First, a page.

Social and public health responsibility vs. personal philosophy

These are unprecedented times.

Basically, no one living today has experienced anything like this.

And in extraordinary times what is our frame of reference?

Most of us on the call have our reservations regarding vaccines for similar reasons to what I outlined above. in general, most or all did not do vaccines unless required for travel.

However, as noted, these are extraordinary times.

Do we owe it to the people we serve to do the most that we can to ensure their overall health?

The general consensus was that it was more important to ensure that we were protecting our patients health than vigorously stick to our philosophical opposition. One story we discussed was about a Jewish ER doc that had to treat a neo-nazi who was suffering from Covid 19. He was also struck with the choice of the "his oath" vs. personal philosophy.


Did we really want to be in a position where we were the potential source of spread of the virus? Now, there might not be any real legal liability but there would be a strong emotional one.

What we believe about the bodies ability to heal

If we decided to get the vaccine, do we believe that we know how to support our bodies in such a way that any potential negative impact can be dealt with. Of course we did.

(If you want to know what those steps would be, please reach out via email and I will send you a note).

Decision time

There were many other things we talked about during this discussion but those are the highlights. At the end what did we decide?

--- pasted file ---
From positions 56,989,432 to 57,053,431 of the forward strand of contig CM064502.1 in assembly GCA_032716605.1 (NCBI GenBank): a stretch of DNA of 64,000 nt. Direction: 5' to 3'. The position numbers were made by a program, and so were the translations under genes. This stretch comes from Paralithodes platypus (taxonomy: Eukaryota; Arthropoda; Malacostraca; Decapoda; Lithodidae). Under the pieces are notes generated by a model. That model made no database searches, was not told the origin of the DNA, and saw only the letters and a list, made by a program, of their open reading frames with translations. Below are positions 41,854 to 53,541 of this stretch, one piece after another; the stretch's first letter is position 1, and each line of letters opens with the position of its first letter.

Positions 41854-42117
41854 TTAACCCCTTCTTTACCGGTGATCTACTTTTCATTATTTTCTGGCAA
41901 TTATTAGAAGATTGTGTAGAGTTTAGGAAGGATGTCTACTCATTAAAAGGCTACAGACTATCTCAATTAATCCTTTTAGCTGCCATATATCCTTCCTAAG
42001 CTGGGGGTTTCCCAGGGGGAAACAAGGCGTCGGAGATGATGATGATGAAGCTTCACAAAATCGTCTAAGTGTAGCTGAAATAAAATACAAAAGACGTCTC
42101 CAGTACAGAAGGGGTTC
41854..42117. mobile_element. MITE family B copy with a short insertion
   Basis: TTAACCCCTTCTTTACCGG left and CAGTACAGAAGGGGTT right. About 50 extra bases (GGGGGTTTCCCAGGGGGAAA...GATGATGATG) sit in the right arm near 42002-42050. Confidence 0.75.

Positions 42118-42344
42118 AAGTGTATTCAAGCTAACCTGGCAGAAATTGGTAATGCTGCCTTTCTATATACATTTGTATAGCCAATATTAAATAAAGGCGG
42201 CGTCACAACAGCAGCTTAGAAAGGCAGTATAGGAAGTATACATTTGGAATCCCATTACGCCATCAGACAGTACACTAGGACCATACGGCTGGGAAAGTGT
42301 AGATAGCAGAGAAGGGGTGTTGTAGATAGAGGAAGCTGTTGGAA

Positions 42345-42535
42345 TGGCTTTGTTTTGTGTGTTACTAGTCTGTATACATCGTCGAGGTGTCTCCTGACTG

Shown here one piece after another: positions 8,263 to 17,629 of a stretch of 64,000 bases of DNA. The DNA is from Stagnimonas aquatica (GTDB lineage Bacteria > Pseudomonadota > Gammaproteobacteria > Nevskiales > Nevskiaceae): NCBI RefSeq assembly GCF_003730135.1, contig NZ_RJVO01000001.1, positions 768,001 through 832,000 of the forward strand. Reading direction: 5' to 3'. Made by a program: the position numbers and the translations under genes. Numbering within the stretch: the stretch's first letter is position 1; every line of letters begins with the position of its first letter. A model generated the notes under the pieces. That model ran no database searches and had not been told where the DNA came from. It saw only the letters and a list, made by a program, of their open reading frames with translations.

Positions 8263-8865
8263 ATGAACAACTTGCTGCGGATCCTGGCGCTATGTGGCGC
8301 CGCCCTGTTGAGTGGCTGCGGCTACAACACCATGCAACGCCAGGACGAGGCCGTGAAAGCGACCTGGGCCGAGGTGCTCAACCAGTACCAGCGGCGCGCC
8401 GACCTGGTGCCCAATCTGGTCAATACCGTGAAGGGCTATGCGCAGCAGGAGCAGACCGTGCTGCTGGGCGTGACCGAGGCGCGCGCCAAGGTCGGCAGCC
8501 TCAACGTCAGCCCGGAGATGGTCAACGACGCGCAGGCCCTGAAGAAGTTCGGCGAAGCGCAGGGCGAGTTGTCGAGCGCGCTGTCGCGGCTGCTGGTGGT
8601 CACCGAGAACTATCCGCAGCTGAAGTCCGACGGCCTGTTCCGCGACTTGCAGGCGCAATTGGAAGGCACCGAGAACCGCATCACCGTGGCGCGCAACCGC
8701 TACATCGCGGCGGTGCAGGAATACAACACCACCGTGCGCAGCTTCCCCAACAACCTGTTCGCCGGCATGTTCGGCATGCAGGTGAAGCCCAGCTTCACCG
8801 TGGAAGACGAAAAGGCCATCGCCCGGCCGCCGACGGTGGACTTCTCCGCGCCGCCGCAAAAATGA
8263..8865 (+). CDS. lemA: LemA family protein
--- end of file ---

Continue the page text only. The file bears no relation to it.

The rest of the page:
I have no idea what others decided. It was not the purpose of the talk.

What I decided was yes.

Yes, it was more important for me to support the overall public health of the patients than strictly adhere to my philosophy. It was one of the most difficult decisions I have had to make. I kid you not.

So, a couple weeks ago I got the first dose of the Moderna vaccine.

What happened?

Most of the friends I know that got the vaccine told me they only had a sore arm which cleared up in a couple days.

As for me?

I had a strong immune response...of course.

I suffered from headache, fatigue, achiness and some dizziness.

After about 2 days I felt better.

After 4 days I was back to normal.

All those symptoms are within the normal ranges following the vaccine and NOT a severe or allergic reaction.

What's my position for others?

I wanted to explain what happened with me and the process I went through. I also wanted to present my discussion with other healthcare workers because I thought it was a very good discussion and I felt we talked about the questions most people would have.

I cannot tell you what to do. Haha, I know, that is not much of an answer.

But after all this, my thoughts are as follows:

If you are low risk and low exposure, let us healthcare people be the guinea pigs. If we are doing well in the next few months when it is available for the general public, go for it.

If you are cleared for the vaccine and have pre-existing conditions like diabetes, high blood pressure, heart disease, kidney disease, autoimmune disease, obesity or some combination of the above, if it were me, I would wait.

At the end of the day, its a discussion you will have with your loved ones and care givers you trust. I have given you what I think is important and I hope it helps make your decision easier.

Stay safe. Take care of each other.